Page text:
Science brings cutting edge

Cutting edge science is essential to great orchards, according to the new head of Apata Group’s orchard management division.

Following her recent appointment, Apata Grow general manager Dr Sonia Whiteman is wasting no time utilising her unashamed science bias.

Dr Sonia Whiteman Apata Grow general manager enjoys translating technical information into “grower speak”.

“Every week, I’m out there talking to orchardists about the best and latest information and technology and how it can improve their profit margins,” she says.

“I’m absolutely passionate about taking good science and applying it in very practical ways. That’s why this is my dream job.”

Sonia’s academic beginnings – a horticultural science degree with first class honours and a doctorate in plant diseases - are matched by her focus on commerce.

Her 20-year career includes advisory, research and management roles in the Environmental Protection Authority, Horticulture New Zealand, Zespri and Kiwifruit Vine Health. Most recently, she was the product development manager at Ballance Agri-Nutrients.

“Most academics can’t wait to lecture or get into the lab but I’ve always had this drive to take the knowledge directly to the people who’ll benefit from it.”

While at Zespri, Sonia helped with the roll-out of the Gold3 cultivar. When Psa hit, she was seconded to KVH to help develop and deliver disease management protocols.

“That was a crazy time,” she says. “But it was also the most rewarding period of my career to date. I’m extremely proud of the resources we produced for growers at a time when everyone was under intense pressure.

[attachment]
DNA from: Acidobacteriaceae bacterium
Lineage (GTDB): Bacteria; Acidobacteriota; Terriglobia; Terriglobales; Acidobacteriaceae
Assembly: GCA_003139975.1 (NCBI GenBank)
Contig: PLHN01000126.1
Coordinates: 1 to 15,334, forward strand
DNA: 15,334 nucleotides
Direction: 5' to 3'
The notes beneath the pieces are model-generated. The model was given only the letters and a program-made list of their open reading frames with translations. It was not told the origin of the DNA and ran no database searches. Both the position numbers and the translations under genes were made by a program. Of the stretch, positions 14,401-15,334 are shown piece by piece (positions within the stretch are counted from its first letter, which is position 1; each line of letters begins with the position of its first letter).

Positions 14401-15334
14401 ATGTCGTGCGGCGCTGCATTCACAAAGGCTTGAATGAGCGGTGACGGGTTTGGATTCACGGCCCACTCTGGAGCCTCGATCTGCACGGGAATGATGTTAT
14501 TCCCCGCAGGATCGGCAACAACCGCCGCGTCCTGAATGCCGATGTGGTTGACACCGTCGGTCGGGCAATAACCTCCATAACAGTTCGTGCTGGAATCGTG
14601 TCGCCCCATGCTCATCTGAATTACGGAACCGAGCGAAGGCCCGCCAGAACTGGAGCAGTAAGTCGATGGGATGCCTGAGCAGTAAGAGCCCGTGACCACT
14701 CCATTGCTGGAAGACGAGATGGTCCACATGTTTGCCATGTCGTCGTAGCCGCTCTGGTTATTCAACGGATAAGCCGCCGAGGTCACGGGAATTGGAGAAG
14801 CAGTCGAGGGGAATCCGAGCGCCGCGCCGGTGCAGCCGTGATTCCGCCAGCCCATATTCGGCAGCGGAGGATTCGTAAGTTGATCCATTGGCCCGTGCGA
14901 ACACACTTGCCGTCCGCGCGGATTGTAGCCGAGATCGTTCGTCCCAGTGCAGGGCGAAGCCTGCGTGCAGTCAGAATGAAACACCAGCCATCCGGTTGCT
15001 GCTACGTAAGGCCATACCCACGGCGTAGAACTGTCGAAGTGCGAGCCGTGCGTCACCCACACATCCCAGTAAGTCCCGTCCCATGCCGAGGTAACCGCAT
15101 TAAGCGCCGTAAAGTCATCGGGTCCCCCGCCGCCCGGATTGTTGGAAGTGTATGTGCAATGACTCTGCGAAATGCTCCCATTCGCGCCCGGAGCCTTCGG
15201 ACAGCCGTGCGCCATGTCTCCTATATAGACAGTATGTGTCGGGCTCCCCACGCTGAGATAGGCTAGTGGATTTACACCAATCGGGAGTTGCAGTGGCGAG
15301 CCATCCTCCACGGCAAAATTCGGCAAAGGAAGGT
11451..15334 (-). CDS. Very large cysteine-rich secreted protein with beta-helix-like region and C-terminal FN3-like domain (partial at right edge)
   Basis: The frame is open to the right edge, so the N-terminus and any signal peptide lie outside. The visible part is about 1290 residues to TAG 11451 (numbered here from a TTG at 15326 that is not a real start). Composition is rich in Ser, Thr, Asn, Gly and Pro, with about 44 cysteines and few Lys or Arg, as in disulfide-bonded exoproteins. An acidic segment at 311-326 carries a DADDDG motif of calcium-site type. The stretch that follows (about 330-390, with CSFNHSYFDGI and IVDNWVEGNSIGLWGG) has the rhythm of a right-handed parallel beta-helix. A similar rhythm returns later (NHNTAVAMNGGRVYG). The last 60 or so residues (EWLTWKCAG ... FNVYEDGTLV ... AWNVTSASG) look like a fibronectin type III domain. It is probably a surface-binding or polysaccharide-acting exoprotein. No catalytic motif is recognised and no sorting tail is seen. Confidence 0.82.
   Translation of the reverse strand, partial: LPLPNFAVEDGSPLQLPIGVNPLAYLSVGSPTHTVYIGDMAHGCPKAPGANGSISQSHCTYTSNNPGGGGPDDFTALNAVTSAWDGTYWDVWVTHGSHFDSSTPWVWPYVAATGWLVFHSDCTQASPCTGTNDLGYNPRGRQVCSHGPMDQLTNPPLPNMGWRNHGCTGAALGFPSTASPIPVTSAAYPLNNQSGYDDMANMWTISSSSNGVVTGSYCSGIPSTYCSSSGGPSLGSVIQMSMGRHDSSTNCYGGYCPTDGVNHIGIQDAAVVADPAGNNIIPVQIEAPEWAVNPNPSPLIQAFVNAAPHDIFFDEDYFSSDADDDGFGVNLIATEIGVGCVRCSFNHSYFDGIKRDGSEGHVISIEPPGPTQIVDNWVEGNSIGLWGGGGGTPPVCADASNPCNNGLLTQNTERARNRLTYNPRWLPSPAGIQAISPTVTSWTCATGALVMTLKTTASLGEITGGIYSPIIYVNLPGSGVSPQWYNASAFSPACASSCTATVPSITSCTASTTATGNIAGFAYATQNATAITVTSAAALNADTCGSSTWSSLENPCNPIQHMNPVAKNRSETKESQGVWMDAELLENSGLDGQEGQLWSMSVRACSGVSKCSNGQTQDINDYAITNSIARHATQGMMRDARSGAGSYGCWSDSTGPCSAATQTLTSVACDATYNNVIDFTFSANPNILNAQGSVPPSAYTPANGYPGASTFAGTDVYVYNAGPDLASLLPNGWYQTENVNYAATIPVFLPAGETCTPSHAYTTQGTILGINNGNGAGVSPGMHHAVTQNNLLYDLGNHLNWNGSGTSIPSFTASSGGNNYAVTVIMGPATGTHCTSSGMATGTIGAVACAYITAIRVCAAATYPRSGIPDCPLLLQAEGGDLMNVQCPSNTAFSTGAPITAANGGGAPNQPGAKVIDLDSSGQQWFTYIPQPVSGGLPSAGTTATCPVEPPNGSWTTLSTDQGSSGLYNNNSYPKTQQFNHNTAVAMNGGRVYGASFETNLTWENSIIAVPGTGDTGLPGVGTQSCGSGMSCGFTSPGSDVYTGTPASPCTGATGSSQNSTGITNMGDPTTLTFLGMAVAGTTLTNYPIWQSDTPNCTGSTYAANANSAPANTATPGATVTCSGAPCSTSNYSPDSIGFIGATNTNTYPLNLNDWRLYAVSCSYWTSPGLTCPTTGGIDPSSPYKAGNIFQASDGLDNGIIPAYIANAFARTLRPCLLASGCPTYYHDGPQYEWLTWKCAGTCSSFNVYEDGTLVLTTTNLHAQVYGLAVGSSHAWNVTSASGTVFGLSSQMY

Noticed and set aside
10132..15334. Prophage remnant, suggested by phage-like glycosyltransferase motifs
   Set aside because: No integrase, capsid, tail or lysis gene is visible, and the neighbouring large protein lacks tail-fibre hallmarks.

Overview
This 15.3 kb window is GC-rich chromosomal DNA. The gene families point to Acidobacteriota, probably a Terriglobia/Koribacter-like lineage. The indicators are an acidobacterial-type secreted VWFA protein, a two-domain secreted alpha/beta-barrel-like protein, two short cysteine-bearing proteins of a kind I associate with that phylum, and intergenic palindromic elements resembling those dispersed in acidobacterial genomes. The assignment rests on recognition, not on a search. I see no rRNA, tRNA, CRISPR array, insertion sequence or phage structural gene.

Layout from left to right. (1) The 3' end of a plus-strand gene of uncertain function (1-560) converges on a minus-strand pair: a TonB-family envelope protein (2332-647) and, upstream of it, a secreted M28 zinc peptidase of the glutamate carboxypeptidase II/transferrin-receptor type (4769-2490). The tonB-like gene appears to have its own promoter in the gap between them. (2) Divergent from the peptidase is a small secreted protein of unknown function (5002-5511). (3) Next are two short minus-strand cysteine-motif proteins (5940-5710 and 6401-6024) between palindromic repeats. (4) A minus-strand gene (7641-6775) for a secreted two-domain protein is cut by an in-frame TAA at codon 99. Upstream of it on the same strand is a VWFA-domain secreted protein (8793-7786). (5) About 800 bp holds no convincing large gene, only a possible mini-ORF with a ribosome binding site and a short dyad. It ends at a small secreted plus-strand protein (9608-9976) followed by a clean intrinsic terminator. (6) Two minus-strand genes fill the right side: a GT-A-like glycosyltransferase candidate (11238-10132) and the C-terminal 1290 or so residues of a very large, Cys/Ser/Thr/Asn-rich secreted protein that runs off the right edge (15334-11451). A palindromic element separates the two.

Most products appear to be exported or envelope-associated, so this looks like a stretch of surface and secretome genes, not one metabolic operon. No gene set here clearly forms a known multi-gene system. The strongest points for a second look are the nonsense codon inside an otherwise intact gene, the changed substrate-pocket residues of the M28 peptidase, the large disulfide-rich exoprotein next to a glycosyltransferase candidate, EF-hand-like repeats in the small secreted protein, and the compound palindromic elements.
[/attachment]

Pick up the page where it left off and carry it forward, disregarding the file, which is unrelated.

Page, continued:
“Back then, I helped develop a disease management plan for orchards affected by Psa. Now, in my Apata Grow role I am seeing first-hand that these plans have helped industry learn to live with Psa. To see it actually working for them, it doesn’t get much better than that.”

Sonia is keen to ramp up Apata’s ’tech-transfer’ activities to ensure all Apata growers have access to the most up-to-date growing techniques.  In addition to field days and written resources, she is keen to establish smaller, specialist discussion groups for orchardists who are particularly keen to boost production by experimenting with new technology and science.

She says her broad range of contacts in both the academic and commercial scientific communities will serve Apata Grow’s clients well.

“It’s not that I have all the answers but I do have a lot of contacts that I can access. And I’m able to translate technical information into grower speak for our clients who are hungry for answers and advice.”


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